Rich Hill
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World Series Game 4 lineups

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Following Friday’s seven-hour, 20-minute marathon, the Dodgers and Red Sox are back at it again for Game 4 of the World Series. There’s really no predicting the way this game will break, considering the two clubs combined to use a total of 46 players — the Dodgers’ Rich Hill and Hyun-Jin Ryu and Red Sox’ Drew Pomeranz and Chris Sale were the only members not to appear on the mound (or, like Clayton Kershaw, at the plate) — and will enter tonight’s matchup less-rested than usual.

Here are the lineups:

1. Mookie Betts (R) RF CF
2. Andrew Benintendi (L) LF
3. Steve Pearce (R) 1B
4. J.D. Martinez (R) RF
5. Xander Bogaerts (R) SS
6. Eduardo Núñez (R) 3B
7. Brock Holt (L) 2B
8. Christian Vázquez (R) C
9. Eduardo Rodríguez (L)

On the hill for the Red Sox: Southpaw Eduardo Rodríguez, who will be making the first postseason start of his career. Rodríguez pitched 1/3 of an inning during Game 3 of the World Series, expending just six pitches as he struck out Joc Pederson to end the fifth. Over the course of six relief appearances this fall, the lefty has issued two hits, three runs, and five strikeouts over a cumulative 4 1/3 innings, though the club will be looking for something closer to the 3.82-ERA, 1.265-WHIP numbers he delivered during the regular season as they try to close out their third win of the series.

Alex Cora will utilize a primarily right-handed lineup against the Dodgers’ left-hander. Mookie Betts will shift from right field to center in order to accommodate J.D. Martinez in right and Andrew Benintendi in left field, while first baseman Mitch Moreland and third baseman Rafael Devers will be relegated to the bench in favor of righties Steve Pearce and Eduardo Núñez, respectively. Jackie Bradley Jr. is also expected to sit for the first time since the start of the Red Sox’ postseason run, though he’ll presumably be available to pinch-hit or sub into the outfield if need be.

1. David Freese (R) 1B
2. Max Muncy (L) 2B
3. Justin Turner (R) 3B
4. Manny Machado (R) SS
5. Cody Bellinger (L) CF
6. Yasiel Puig (R) RF
7. Chris Taylor (R) LF
8. Austin Barnes (R) C
9. Rich Hill (L) P

Against Rodríguez, the Dodgers will roll with lefty Rich Hill as planned, as Dave Roberts elected not to start the game with an ‘opener’. Hill made his last playoff start during Game 4 of the NLCS and pitched the Dodgers to victory with five innings of one-run, six-strikeout ball. Behind him, David Freese will bat leadoff and play first base, with game-winner Max Muncy scooting over to second base and swapping places with Justin Turner in the no. 2 spot. Chris Taylor will resume his post in left field as Joc Pederson takes a seat on the bench, while behind the plate, the Dodgers will go to Austin Barnes in place of Yasmani Grandal.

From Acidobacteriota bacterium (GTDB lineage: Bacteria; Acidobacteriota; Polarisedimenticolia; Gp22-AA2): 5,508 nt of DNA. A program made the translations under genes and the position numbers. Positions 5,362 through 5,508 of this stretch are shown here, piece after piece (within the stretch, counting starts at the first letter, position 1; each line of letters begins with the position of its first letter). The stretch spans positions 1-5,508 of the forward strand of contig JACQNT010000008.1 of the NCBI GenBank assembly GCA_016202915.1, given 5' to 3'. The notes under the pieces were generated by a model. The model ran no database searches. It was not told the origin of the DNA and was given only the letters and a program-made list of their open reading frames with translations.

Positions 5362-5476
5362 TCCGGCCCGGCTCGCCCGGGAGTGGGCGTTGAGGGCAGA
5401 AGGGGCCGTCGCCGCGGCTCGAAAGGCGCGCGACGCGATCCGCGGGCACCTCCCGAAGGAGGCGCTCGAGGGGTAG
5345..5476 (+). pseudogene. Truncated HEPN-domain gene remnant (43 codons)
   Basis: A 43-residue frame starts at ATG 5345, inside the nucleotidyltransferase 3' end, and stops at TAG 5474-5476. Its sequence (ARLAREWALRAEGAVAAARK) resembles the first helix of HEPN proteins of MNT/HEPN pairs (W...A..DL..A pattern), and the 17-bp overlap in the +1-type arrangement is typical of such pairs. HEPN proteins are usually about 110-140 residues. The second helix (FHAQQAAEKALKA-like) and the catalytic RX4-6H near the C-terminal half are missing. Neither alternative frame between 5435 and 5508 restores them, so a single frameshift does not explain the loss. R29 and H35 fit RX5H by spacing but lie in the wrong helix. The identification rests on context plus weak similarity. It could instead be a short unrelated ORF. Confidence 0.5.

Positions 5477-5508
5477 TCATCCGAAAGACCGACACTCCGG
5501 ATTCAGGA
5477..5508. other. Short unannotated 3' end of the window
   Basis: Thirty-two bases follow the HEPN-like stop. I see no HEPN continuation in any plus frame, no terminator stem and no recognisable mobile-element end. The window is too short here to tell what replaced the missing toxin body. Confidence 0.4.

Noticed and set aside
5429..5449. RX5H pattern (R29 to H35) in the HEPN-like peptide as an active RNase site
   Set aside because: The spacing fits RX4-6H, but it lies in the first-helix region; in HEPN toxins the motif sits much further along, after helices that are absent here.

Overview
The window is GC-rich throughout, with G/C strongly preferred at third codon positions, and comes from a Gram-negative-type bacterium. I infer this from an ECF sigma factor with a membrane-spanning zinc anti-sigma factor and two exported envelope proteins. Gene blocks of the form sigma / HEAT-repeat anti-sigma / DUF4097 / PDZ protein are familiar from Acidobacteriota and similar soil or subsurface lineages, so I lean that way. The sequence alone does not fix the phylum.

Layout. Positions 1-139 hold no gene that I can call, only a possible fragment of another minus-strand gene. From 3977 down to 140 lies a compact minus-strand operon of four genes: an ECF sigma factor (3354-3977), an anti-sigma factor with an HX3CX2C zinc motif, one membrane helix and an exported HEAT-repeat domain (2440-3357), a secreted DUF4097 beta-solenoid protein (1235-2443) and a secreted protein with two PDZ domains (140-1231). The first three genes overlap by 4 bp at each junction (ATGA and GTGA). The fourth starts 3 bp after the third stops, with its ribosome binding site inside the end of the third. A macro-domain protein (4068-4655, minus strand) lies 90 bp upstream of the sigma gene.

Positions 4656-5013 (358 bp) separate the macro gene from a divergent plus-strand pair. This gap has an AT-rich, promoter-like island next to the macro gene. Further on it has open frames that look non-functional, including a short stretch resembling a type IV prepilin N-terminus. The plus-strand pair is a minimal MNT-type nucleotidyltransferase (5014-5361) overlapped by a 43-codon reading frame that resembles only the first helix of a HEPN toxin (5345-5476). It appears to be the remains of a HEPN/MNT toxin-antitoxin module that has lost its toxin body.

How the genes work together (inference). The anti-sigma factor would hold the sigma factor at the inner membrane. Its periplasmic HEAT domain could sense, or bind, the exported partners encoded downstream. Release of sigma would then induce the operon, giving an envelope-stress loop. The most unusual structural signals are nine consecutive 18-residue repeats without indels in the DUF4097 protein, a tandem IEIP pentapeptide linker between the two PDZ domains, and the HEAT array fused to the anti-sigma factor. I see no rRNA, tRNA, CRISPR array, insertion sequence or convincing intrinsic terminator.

Game 4 will kick off at Dodger Stadium at 8:09 PM EDT.

Max Scherzer: ‘There’s no reason to engage with MLB in any further compensation reductions’

Max Scherzer
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MLBPA player representative Max Scherzer sent out a short statement late Wednesday night regarding the ongoing negotiations between the owners and the union. On Tuesday, ownership proposed a “sliding scale” salary structure on top of the prorated pay cuts the players already agreed to back in March. The union rejected the proposal, with many worrying that it would drive a wedge in the union’s constituency.

Scherzer is one of eight players on the MLBPA executive subcommittee along with Andrew Miller, Daniel Murphy, Elvis Andrus, Cory Gearrin, Chris Iannetta, James Paxton, and Collin McHugh.

Scherzer’s statement:

After discussing the latest developments with the rest of the players there’s no reason to engage with MLB in any further compensation reductions. We have previously negotiated a pay cut in the version of prorated salaries, and there’s no justification to accept a 2nd pay cut based upon the current information the union has received. I’m glad to hear other players voicing the same viewpoint and believe MLB’s economic strategy would completely change if all documentation were to become public information.

Indeed, aside from the Braves, every other teams’ books are closed, so there has been no way to fact-check any of the owners’ claims. Cubs chairman Tom Ricketts, for example, recently said that 70 percent of the Cubs’ revenues come from “gameday operations” (ticket sales, concessions, etc.). But it went unsubstantiated because the Cubs’ books are closed. The league has only acknowledged some of the union’s many requests for documentation. Without supporting evidence, Ricketts’ claim, like countless others from team executives, can only be taken as an attempt to manipulate public sentiment.

Early Thursday morning, ESPN’s Jeff Passan reported that the MLBPA plans to offer a counter-proposal to MLB in which the union would suggest a season of more than 100 games and fully guaranteed prorated salaries. It seems like the two sides are quite far apart, so it may take longer than expected for them to reach an agreement.